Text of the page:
I do think words like those of the incredibly vile Rush Limbaugh amount to incitement, but then, cause-and-effect of a direct enough nature is tough to prove. Also, it’s hard to imagine the idea of such a fine getting much traction in the U.S., with its love of “free speech” and the widespread disdain, largely driven by the ingrained iconicity of “free speech,” for “political correctness.” So, as they say, good luck with that.

    I have my own disdain for one part of this post, which it’s repetition of a fairly common point made in antiracism discussions. This is a point built on the dubious foundation of a false binary between individual and systemic/institutional racism, and the point being repeated here is that a focus on the former is a waste of time because the latter is so much more important. However, institutions are made up of individuals–so for me, that means that working to change individual hearts and minds and subtle psychological associations is an effective mode of antiracist work at systemic/institution levels, because retooling the functional innards of the operative actors in the various institutional and systemic engines and machines fosters more equitable policies and practices.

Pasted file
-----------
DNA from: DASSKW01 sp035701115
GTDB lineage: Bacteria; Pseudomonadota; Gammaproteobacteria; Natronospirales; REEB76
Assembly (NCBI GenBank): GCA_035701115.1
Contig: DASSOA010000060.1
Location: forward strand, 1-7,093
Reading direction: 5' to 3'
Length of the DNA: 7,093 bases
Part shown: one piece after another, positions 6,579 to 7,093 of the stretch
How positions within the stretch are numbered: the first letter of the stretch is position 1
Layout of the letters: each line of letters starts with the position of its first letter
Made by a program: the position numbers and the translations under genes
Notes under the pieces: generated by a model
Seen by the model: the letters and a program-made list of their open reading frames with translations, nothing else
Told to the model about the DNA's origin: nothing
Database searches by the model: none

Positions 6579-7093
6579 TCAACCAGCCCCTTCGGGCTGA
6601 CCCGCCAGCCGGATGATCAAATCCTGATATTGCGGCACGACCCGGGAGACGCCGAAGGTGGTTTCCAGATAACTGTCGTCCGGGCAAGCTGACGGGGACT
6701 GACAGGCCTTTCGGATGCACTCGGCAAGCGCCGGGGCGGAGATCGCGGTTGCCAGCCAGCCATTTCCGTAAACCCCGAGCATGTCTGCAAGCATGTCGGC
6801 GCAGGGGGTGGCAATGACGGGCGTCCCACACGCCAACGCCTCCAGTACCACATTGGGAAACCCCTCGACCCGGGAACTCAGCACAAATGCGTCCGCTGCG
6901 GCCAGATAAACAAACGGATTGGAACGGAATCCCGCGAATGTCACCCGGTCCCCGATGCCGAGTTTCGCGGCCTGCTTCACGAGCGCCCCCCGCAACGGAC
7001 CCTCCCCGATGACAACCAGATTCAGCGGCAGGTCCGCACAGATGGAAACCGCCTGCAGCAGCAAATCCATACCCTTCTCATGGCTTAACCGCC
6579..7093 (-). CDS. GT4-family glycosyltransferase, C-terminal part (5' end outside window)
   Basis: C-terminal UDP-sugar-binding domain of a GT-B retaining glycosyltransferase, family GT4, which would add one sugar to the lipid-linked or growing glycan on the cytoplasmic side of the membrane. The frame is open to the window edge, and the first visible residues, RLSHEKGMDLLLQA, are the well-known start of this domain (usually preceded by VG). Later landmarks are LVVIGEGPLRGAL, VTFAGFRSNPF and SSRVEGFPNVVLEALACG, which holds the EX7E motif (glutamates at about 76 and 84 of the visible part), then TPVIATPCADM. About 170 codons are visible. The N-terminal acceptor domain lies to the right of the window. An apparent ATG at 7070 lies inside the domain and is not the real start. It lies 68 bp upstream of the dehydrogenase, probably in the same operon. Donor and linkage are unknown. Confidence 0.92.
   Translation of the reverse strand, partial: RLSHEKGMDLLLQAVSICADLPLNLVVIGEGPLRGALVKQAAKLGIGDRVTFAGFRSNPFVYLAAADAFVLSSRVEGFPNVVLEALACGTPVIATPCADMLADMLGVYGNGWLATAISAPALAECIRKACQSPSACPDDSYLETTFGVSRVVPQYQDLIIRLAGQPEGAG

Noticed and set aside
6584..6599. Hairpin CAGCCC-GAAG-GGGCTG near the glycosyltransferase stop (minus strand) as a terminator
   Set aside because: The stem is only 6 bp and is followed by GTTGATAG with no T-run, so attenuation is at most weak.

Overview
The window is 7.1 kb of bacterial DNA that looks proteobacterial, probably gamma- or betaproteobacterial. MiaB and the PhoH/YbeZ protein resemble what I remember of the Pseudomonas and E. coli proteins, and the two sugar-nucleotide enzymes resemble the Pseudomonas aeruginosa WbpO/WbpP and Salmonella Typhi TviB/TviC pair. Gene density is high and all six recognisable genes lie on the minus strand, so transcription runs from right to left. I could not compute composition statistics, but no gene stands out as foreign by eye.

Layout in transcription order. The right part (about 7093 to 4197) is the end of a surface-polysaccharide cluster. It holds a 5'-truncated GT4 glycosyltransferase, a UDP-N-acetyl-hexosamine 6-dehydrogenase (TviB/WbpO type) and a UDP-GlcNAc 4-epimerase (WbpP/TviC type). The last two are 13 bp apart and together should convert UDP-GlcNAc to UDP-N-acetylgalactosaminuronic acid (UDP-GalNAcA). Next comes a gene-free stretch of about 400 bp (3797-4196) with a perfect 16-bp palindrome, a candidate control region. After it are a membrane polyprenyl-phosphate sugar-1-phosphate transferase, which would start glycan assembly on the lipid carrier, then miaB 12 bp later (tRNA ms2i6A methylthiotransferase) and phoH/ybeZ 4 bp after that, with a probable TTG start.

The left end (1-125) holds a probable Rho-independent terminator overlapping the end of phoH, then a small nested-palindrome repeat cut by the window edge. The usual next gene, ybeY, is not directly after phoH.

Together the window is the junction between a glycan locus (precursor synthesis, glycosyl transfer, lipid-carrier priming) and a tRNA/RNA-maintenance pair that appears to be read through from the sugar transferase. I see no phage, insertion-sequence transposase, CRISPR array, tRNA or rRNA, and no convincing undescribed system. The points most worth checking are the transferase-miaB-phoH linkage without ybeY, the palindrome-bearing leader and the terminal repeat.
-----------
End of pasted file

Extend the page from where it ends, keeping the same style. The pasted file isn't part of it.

5. Jessie Author